The 6 hidden costs of large waterfall projects

June 14, 2019

I was speaking with the Head of Delivery at a company recently and he said that he wants to move to more agile releases but he can't justify the cost. He has been pushing his teams to split big projects into smaller releases so that value can be delivered quicker but every time they plan out a project in multiple phases the costs become prohibitively high.

For context, this company had limited automated testing so every release needed to undergo expensive manual testing. Smaller releases, therefore, multiplied the cost of this manual testing effort. The company decided that they would hold off on trying to reduce project sizes until automated testing was in place.

I agree with the decision to invest in test automation but I disagree with the conclusion that they should hold off on smaller releases in the interim because I don't think it takes into account all of the real costs to the business. The assumption of it being more expensive is based on one metric - the cost of delivery of a single project. But nothing happens in isolation, so to measure the real cost you need to factor in the costs across the portfolio.  Which brings me to the 6 hidden costs of large projects.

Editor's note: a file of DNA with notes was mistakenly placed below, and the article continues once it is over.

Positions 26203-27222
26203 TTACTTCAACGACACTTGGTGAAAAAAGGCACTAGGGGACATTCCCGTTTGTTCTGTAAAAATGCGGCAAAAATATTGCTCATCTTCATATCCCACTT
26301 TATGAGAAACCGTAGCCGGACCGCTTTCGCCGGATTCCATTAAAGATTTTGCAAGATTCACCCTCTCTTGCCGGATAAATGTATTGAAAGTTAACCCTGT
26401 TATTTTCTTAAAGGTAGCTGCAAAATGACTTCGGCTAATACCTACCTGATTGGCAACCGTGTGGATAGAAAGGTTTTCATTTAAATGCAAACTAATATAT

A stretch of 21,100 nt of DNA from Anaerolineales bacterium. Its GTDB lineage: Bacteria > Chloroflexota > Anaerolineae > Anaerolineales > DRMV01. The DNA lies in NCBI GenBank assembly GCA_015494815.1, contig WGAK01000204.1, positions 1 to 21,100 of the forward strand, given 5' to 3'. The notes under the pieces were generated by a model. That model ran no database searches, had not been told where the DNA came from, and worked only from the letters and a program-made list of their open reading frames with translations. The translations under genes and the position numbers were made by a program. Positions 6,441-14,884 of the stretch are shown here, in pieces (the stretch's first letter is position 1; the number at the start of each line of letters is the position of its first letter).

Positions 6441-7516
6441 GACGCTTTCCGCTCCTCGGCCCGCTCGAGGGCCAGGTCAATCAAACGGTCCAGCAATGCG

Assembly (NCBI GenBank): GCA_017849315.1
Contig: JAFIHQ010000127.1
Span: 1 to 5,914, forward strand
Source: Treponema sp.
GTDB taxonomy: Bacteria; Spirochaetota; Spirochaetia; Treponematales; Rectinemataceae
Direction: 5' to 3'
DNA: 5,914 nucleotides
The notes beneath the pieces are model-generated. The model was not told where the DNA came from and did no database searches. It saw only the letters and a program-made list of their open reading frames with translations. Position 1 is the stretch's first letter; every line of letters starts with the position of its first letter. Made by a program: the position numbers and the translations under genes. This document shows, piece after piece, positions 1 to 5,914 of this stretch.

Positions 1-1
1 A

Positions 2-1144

1. Building the Wrong Thing

Context: Universal

We'll start with the biggest cost. Yes, it might cost a bit more to release more frequently, but how much could you save by learning that you are on the wrong track and shifting your focus before you build the wrong thing. Up to 66% of features fail to deliver the expected value so, even without any of the further hidden costs, this alone is enough to warrant the extra investment.

2. Holding Cost

Context: Universal

Holding cost refers to the revenue / value that the business is losing by not releasing product features or fixes that are ready to be released. When a project is approved it typically has a return that is a multiple of the investment - the business value far outweighs the implementation cost. So even if you have to increase the cost of delivery slightly the early release will likely mean that the business is better off.

3. Merge Costs

Context: Monolithic code base. Code branching.

Projects don't happen in isolation. In the company I am currently in, for example, there are over 60 projects running concurrently. This means that there is a constant need to merge code changes from projects that are delivering now into long-running projects. Each merge carries risk but bigger merges have exponentially larger risk which results in merge costs increasing exponentially with project size and duration.

4. Delaying Costs

Context: Monolithic code base. Code branching.